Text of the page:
Shortly before the shooting, the gunman posted a photo on TikTok inside the restroom of the high school, one official said. The photo was captioned “now we wait,” and the song “Stray Bullet” by the German band KMFDM accompanied it. Investigators have also found other photos he posted posing with firearms, according to the official, who was not authorized to publicly discuss details of the investigation.
In 2023, there were 37 shootings on school property that injured at least one person, according to Education Week’s shooting tracker for last year. That was the second-highest annual total since EdWeek began tracking school shooting incidents in 2018.
Nationwide, 20 people died and 42 others were injured in 2023 in instances of gun violence in and around schools.
A Side Effect of Anti-CRT Campaigns? Researchers Find They Reduced Trust in Local Public Schools
In all likelihood, it was rare—if happening at all—that K-12 students were being taught about critical race theory. That, however, didn’t stop politicians and others from spreading such a message, with the effect of undermining public confidence in public schools.
New research from Michigan State University and the University at Albany spells out the cascade of events that has also led to book bans and other forms of censorship in schools.
“In this age where information can spread ... like wildfire, we saw this newness of the narrative really spread across the country, and then [it] started to have a lot of on-the-ground effects for public schools,” said Ariell Bertrand, an education policy doctoral student at Michigan State and one of the paper’s authors.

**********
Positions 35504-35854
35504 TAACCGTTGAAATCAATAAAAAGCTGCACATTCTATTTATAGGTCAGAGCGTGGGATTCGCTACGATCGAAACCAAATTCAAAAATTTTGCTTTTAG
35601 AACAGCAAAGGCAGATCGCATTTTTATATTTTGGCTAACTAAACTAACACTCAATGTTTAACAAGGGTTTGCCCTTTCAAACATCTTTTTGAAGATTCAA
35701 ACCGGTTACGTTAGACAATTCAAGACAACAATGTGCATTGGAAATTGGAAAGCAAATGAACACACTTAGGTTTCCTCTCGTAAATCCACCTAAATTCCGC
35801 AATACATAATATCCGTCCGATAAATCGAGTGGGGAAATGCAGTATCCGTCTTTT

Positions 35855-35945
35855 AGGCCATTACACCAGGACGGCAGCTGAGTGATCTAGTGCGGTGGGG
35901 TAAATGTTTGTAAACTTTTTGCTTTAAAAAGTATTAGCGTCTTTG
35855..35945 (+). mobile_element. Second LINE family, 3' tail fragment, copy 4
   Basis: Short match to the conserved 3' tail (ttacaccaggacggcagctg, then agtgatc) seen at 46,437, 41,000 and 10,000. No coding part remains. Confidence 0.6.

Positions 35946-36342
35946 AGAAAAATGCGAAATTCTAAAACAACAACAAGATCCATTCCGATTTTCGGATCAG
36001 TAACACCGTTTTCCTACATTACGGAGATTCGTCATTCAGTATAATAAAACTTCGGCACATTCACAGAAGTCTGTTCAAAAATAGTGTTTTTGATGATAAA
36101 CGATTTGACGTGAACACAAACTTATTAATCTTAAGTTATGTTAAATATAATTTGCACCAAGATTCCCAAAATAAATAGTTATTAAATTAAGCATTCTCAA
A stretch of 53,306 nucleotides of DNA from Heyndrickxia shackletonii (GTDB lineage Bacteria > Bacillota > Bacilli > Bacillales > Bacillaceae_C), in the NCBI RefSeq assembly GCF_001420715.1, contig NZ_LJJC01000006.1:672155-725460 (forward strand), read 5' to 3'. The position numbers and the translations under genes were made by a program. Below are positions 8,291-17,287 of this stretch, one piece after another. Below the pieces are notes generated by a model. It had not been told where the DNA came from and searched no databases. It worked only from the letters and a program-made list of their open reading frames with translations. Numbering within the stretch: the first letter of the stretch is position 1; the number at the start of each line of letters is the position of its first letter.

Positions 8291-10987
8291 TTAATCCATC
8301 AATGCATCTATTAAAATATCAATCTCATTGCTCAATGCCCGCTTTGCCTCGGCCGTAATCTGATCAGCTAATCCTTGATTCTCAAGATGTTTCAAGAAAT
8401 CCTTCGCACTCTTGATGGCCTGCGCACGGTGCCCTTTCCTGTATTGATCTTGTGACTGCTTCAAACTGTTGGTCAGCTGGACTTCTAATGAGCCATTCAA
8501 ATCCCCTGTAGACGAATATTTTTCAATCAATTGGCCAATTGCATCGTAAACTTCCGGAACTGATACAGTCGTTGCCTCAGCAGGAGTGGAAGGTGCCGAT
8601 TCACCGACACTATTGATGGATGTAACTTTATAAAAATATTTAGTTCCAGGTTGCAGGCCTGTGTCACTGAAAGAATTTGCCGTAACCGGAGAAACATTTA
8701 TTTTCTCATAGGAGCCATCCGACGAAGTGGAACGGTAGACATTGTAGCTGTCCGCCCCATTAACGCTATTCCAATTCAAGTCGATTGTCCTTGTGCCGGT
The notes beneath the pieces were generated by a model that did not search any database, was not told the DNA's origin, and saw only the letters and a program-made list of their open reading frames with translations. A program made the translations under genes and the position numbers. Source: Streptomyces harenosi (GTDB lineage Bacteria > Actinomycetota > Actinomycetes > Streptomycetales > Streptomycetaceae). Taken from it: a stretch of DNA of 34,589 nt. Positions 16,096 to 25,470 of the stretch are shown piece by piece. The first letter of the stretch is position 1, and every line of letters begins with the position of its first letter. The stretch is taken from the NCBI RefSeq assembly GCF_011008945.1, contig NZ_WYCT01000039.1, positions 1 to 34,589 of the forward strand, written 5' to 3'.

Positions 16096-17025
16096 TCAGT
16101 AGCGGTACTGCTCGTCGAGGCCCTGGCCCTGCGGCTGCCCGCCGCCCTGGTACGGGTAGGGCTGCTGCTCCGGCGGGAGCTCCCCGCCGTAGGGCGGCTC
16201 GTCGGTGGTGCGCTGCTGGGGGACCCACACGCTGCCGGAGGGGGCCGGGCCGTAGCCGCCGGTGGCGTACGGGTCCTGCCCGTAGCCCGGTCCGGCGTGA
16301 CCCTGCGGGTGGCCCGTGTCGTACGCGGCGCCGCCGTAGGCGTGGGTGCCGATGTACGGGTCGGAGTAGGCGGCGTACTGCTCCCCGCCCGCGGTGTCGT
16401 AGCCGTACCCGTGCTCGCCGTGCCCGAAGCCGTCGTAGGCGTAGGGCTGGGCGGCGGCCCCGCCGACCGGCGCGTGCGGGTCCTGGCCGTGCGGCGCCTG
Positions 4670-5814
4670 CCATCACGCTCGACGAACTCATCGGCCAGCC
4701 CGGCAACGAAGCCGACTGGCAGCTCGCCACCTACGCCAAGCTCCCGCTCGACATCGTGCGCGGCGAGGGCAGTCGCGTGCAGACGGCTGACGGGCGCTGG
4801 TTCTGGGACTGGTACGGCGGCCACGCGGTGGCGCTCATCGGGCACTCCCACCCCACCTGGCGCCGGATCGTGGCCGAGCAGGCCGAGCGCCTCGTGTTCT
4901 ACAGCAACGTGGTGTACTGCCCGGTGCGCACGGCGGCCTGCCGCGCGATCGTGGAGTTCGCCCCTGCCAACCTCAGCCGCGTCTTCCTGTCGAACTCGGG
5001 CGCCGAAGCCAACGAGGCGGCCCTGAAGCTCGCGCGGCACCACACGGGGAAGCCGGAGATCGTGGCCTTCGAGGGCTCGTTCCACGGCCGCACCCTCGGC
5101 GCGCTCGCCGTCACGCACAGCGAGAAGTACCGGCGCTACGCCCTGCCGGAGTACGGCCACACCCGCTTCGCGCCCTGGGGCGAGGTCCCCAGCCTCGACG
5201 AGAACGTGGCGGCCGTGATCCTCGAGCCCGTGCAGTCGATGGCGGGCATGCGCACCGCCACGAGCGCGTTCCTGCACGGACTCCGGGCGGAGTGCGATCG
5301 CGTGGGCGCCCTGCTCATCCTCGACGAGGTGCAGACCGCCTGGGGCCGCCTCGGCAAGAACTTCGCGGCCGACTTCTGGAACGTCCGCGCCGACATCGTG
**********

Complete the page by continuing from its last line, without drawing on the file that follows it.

For the study, researchers identified 11 narrative plots politicians and pundits commonly shared about critical race theory, including that CRT indoctrinates children and teaches children to hate the United States.
They then asked a sample of adults how often they had seen each narrative. They also asked about their beliefs about critical race theory and schools after seeing the messages.
In general, survey respondents were 59 percentage points more likely to support a ban if they reported seeing a ban-CRT narrative before the survey than people who had not heard a ban-CRT plot, the research found.
For each message about banning critical race theory a respondent reported seeing, they were 2 percentage points to 3 percentage points less likely to trust in their local teachers’ ability to discuss race and racism with students. If they’d seen all 11 narratives, they were 22 percentage points to 31 percentage points less likely. Exposure to each message also led to a decrease in support for schools’ ability to teach about fairness and equity.
“Republicans and Democrats were not that different if they reported not hearing very many or any of the narrative plots,” said Rebecca Jacobsen, an education policy professor at Michigan State and one of the researchers behind the report. “But as they heard more, Republicans became much more polarized in terms of being very strongly supportive of a ban for CRT or being very skeptical that they should trust teachers. … So we’re beginning to see this divide, which is relatively new to education politics.”
Jury: PCBs Maker Must Pay Millions in Damages
The legal battles over toxic-chemical contamination in a district in Washington state just continue to be waged. The most recent development awards the plaintiffs a staggering $850 million dollars in damages—the lion’s share in punitive damages.
A jury there last month ordered Bayer, one of the world’s largest pharmaceutical companies, to ante up that much to a small group of parents and children after finding they suffered exposure to PCBs in the Sky Valley Education Center, part of the Monroe, Wash., district. Dozens of adults and children say they experienced debilitating illnesses after spending time there during the 2010s.